A fourth-grade teacher sent Joni Tickel home with a report card that recorded nothing but, “Thirty-two book reports!” That single exclamation mark, Ms. Tickel says, initiated her first vanity and established what was to become her only throughline identity: as reader.
Ms. Tickel has used that zeal and its prescribed degrees to wait tables, clean houses, sell towels, books, and contemporary art. For ten years she edited Taos Magazine, in Taos, New Mexico. She left the magazine to become a gallerist, co-founding the estimable Parks Gallery. There for two decades, she concentrated a background in art history and her editing skills on artists’ monographs and books.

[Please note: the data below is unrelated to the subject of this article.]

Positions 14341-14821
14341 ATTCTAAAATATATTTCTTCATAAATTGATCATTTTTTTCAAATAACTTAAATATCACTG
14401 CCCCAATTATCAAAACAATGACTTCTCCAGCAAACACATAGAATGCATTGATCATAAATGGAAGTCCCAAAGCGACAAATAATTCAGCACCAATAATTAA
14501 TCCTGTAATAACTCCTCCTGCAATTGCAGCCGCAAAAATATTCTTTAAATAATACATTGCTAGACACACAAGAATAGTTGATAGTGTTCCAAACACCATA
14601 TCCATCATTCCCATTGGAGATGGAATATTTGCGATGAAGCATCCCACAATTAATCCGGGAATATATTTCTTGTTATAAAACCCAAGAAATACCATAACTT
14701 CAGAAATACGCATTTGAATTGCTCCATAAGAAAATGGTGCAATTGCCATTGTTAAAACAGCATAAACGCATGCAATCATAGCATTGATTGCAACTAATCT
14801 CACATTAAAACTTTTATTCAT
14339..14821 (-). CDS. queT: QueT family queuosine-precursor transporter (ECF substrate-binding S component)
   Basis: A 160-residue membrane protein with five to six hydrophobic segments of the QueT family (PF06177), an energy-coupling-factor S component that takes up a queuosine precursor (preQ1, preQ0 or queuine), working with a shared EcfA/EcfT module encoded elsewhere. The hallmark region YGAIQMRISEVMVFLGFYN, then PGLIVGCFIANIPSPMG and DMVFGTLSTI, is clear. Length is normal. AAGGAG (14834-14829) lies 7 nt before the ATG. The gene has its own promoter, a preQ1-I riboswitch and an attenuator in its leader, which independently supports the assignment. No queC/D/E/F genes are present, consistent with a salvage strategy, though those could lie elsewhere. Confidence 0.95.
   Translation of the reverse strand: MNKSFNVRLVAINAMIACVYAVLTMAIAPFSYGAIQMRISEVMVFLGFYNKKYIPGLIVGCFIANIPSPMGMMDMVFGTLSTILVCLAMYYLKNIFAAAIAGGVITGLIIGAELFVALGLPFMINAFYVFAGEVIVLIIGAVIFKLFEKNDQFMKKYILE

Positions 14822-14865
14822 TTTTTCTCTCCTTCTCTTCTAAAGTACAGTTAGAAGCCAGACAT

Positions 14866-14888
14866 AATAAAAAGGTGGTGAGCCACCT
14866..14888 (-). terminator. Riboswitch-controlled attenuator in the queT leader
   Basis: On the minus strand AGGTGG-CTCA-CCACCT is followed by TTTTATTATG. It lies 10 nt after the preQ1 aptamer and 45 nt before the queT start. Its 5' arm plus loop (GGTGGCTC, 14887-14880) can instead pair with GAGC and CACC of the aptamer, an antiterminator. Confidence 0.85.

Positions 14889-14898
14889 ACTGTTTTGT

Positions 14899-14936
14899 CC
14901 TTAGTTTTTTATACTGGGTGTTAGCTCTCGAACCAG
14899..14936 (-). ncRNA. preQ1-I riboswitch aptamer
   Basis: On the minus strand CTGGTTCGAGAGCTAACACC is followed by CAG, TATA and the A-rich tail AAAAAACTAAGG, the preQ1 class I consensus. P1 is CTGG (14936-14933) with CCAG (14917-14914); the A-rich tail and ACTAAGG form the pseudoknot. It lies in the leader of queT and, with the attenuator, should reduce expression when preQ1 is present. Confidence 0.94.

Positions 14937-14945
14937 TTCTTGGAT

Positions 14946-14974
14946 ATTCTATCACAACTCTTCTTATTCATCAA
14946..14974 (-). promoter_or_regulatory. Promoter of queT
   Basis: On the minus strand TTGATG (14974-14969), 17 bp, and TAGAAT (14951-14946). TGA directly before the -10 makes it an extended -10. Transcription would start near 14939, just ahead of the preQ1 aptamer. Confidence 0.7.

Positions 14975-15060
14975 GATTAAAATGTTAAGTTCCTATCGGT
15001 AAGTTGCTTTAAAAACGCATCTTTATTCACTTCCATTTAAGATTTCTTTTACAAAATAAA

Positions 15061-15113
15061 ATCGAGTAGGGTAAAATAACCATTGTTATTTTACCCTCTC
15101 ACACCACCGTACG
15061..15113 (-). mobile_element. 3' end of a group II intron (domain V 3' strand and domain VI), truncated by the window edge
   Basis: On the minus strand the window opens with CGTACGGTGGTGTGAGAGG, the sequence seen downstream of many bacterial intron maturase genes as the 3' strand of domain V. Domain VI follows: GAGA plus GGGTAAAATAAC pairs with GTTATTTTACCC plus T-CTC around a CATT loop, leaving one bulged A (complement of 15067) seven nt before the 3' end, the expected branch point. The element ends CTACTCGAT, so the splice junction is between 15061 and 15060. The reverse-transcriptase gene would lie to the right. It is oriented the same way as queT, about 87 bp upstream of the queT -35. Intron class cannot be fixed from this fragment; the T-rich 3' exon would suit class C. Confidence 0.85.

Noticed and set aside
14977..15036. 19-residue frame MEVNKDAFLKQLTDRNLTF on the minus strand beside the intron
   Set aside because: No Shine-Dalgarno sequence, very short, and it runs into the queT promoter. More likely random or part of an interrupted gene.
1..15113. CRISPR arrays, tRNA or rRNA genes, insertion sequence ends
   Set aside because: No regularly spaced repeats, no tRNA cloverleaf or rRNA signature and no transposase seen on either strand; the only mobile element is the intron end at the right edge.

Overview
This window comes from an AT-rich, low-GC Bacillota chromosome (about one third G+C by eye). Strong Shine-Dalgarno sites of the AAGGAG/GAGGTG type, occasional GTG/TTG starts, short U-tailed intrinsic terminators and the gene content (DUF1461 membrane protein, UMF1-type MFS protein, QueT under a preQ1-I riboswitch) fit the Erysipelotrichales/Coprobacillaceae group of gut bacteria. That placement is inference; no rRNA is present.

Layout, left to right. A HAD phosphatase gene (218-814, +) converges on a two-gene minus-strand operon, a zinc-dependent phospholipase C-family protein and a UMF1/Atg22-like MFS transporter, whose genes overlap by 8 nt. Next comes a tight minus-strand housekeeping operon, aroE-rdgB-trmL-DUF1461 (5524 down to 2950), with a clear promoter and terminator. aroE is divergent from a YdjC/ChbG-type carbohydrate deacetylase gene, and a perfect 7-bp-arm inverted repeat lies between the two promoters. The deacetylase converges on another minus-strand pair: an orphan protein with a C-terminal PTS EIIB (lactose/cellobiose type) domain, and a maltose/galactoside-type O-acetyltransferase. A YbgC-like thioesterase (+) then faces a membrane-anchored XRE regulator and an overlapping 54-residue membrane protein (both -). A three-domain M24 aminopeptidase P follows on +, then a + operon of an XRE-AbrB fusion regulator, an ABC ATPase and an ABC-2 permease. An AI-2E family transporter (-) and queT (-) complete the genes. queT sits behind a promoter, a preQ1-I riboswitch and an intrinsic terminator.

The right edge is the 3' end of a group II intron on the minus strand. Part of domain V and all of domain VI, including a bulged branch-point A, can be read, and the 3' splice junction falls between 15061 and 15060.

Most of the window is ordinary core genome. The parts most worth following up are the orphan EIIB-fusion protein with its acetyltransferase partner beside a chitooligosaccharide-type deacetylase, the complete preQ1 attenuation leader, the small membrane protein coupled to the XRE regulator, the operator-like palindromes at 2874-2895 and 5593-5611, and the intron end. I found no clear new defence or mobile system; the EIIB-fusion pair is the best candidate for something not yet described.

Her short fiction has appeared in The North American Review, New Mexico Humanities and Indiana Review, among other small magazines.
She remains in northern New Mexico, from where she writes, “I’ve reached a certain age that is not, so far, distinguished by its certainties. But aging does subvert biography, and what a liberation that is. Goodbye to marketing, especially of self, and hello to a simpler sharing of enthusiasms.”